The quality of your food traceability records can impact the ability of your food business to quickly and correctly recall product from the marketplace. During a recent audit I was required to complete a traceability activity. One of the questions I was asked by the food business was “what food traceability records should we be keeping?” In this post find out my top suggestions on the records you should be keeping.
This record should log everything that comes into your food business and include any applicable traceability information like batch codes and/or expiry dates.
This record aims to document who and where your raw materials go after they have been received. For example, 30kg of salt was released to the baking mixing area.
When you are producing a product, you should always record what batch number and what quality went in to make that recipe / formulation.
If your product goes through multiple processes these need to be recorded. Again, record batch numbers and weights to assist with traceability and mass balance calculations. In-process steps could include things like mixing, cutting, decorating or blending.
What product was packed on what day and how is that tied back to the manufacturing process? These food traceability records are important as they link the finished product to in-process manufacturing.
As part of the trace forward process we need to know where the finished product has gone to. Dispatch records are a great way to document who purchased your product or where it was sent to after it left your food business. Don’t forget to record your traceability information eg. Use-by dates or product dates in addition to the product name and quantity.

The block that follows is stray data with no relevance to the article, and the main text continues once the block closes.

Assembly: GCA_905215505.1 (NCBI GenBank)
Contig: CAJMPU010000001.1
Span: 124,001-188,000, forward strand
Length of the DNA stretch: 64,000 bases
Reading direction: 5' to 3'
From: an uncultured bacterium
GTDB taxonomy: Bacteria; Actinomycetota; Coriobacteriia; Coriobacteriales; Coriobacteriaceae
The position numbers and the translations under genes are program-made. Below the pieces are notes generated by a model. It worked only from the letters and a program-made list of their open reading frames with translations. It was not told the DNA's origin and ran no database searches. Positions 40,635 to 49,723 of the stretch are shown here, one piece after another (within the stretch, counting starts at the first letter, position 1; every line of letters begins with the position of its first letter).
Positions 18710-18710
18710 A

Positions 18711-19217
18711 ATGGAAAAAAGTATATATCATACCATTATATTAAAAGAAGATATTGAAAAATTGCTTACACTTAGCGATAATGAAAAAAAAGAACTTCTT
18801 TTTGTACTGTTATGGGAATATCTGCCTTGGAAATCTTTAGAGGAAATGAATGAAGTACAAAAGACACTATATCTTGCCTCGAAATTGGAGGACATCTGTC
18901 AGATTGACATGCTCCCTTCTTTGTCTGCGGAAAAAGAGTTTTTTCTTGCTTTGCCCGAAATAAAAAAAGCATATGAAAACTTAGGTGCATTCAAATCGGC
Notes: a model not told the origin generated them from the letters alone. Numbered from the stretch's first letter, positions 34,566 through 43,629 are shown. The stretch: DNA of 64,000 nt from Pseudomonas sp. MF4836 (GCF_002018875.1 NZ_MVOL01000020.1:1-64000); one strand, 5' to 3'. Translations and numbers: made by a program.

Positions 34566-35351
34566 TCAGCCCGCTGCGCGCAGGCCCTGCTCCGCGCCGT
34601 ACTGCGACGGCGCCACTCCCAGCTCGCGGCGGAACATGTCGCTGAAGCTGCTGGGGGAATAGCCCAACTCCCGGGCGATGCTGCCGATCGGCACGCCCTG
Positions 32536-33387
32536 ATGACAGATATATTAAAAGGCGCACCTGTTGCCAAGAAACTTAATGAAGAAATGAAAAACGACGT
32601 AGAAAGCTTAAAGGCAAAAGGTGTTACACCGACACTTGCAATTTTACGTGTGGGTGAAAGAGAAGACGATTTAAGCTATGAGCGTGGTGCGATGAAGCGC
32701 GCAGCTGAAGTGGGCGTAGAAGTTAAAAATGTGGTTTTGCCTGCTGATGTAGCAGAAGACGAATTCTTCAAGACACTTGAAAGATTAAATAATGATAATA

Just about every business has waste of some sort. This may be items that have fallen on the floor, jammed in the packing process, used as part of the product assessment process or line clearance between products. You should be recording the batch and also the destination of all waste generated as part of the production process. This information really helps when you are trying to calculate your mass balance. Don’t forget to include any waste that goes to animal feed.
This one is fairly self-explanatory. If you accept returned finished product form the market place or you return raw materials to the supplier, record the name, batch codes and quantity.
If you would like learn more about food traceability and how you can effectively implement a traceability system in your business, check out my Food Traceability Principles and Implementation course.
Can you add to this list? What food traceability records does your buisness keep? Share your experience with the HACCp Mentor community by leaving a comment below this post.